Mis-configuring this type of thing can be extremely dangerous. Istio provides some help here. Istio deploys sidecar proxies ( based on Envoy proxy ) alongside each application instance that handles all of the network traffic for the application. When an application tries to talk to http://foo.com it does so via the sidecar proxy (over the loopback network interface ) and Istio will redirect that traffic to the other service's sidecar proxy which then proxies the traffic to the actual upstream http://foo.com . By having these proxies in the request path, we can do things like encrypt the transport automatically without the application having to know anything. This way we get a consistently applied traffic encryption without relying on each application development team to "get it right".


Increasing Security with a Service Mesh: Christian Posta Explores the Capabiliti ...

One of the issues with setting up and sustaining an implementation of TLS and mutual TLS for your services architecture is certificate management. Istio's Citadel component in the control plane handles getting the certificates and keys onto the application instances. Citadel can generate the certificates and keys needed for each workload to identify itself, as well as rotate certificates periodically so that any compromised certificates have a short life. Using these certificates, Istio-enabled clusters have automatic mutual TLS. You can plug in your own CA provider root certificates as needed as well.


Increasing Security with a Service Mesh: Christian Posta Explores the Capabiliti ...

With Istio, communication between services in the mesh is secure and encrypted by default. You no longer have to mess around with certificates and CA certificate chains to get TLS working. Operators no longer have to hope and pray each developer properly implements and configures their TLS/HTTPS settings correctly. It's done for you automatically through some Istio configurations.

Using Istio to enable mTLS

Istio follows the same path to configuration as Kubernetes does. Actually, on Kubernetes, Istio is configured with Kubernetes Custom Resource Definition (CRD) objects. The two main objects for configuring Istio's security policies are the Policy and DestinationRule object. Policy objects are used to configure the security settings of a service (or group of services). For example, to configure all services running in the customer namespace in Kubernetes, we can use the following Policy object:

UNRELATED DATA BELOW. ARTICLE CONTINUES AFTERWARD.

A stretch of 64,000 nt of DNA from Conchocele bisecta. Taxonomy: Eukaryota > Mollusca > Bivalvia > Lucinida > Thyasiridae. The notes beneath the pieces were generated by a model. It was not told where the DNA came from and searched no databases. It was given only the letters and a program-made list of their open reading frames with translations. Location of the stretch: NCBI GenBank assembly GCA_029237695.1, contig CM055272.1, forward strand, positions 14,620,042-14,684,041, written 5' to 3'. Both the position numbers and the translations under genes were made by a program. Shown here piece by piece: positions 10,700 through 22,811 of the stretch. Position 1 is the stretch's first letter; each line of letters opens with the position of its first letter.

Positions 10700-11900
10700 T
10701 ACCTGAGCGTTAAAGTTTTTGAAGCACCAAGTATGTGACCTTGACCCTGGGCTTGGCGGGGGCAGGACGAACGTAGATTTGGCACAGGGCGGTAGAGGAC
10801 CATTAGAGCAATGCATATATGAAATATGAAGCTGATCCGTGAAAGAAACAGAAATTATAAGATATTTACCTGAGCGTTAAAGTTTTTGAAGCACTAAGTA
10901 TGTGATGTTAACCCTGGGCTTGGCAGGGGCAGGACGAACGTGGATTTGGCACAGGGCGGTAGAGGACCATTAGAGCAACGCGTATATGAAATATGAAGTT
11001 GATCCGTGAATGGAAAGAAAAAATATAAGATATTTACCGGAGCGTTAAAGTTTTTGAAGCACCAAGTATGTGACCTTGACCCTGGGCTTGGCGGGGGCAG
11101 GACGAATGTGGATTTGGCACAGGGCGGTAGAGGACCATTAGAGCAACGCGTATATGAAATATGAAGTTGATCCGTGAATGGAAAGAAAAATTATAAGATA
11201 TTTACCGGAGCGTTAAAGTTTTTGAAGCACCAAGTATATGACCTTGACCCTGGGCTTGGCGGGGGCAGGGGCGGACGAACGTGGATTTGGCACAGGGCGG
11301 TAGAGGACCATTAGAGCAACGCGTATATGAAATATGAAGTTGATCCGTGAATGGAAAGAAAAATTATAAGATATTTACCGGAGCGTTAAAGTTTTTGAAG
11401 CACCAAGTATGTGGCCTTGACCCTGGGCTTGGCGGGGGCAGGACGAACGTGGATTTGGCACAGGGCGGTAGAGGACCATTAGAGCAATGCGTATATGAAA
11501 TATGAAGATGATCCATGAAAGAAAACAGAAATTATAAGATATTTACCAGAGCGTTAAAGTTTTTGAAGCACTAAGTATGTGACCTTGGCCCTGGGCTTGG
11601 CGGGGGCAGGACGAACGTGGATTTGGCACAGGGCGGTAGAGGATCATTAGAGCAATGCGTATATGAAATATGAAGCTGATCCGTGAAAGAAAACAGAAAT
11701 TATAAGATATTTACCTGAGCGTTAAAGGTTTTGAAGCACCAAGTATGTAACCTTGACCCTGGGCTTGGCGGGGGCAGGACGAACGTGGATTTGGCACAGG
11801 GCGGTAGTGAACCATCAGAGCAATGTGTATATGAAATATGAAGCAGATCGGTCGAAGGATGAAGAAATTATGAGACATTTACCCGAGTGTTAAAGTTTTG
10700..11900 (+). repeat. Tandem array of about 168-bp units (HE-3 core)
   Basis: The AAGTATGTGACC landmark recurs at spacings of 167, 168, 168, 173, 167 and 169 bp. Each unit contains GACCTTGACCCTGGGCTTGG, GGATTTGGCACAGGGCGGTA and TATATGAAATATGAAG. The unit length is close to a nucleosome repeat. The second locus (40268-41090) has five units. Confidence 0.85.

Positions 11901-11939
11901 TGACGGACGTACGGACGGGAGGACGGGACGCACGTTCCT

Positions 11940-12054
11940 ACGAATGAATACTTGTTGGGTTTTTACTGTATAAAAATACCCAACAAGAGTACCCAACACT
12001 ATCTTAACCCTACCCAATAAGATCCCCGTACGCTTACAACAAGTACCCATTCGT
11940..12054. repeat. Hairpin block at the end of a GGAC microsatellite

apiVersion: “authentication.istio.io/v1alpha1”
kind: “Policy”
metadata:
name: “default”
namespace: “customer”
spec:
peers:

When we use this configuration, services running in customer namespace will expect any incoming traffic to use mTLS. But to use mTLS, we also need to tell the clients to use mTLS when they call a service. To do that, we'll use an Istio DestinationRule. A DestinationRule in Istio is always used to configure how clients talk to a service. With a DestinationRule we can specify things like circuit breaking, load balancing and TLS. To enable mTLS, we can use a configuration like this:

apiVersion: “networking.istio.io/v1alpha3”
kind: “DestinationRule”
metadata:
name: “default”
namespace: “foo”
spec:
host: “*.customer.svc.cluster.local”
trafficPolicy:
tls:
mode: ISTIO_MUTUAL

This DestinationRule will require clients use mTLS when making calls to services in the customer namespace. We are also configuring the tls mode to be ISTIO_MUTUAL which means we'll expect Istio to manage the certificates and keys as well as mount them into the services (using Kubernetes secrets in Kubernetes) so that the service proxy can use them to establish TLS. If we wanted to have our own control over the client certificates, we could use a mode of MUTUAL and also supply the location on disk where the client can find its certificates and private keys.

Using Istio to validate origin identity (with JWT) When we use mTLS as described above, we can not only encrypt the connection, but more importantly know exactly who is calling whom. Istio uses the Sec

Viewing all articles
Browse latest Browse all 12749

Latest Images

Trending Articles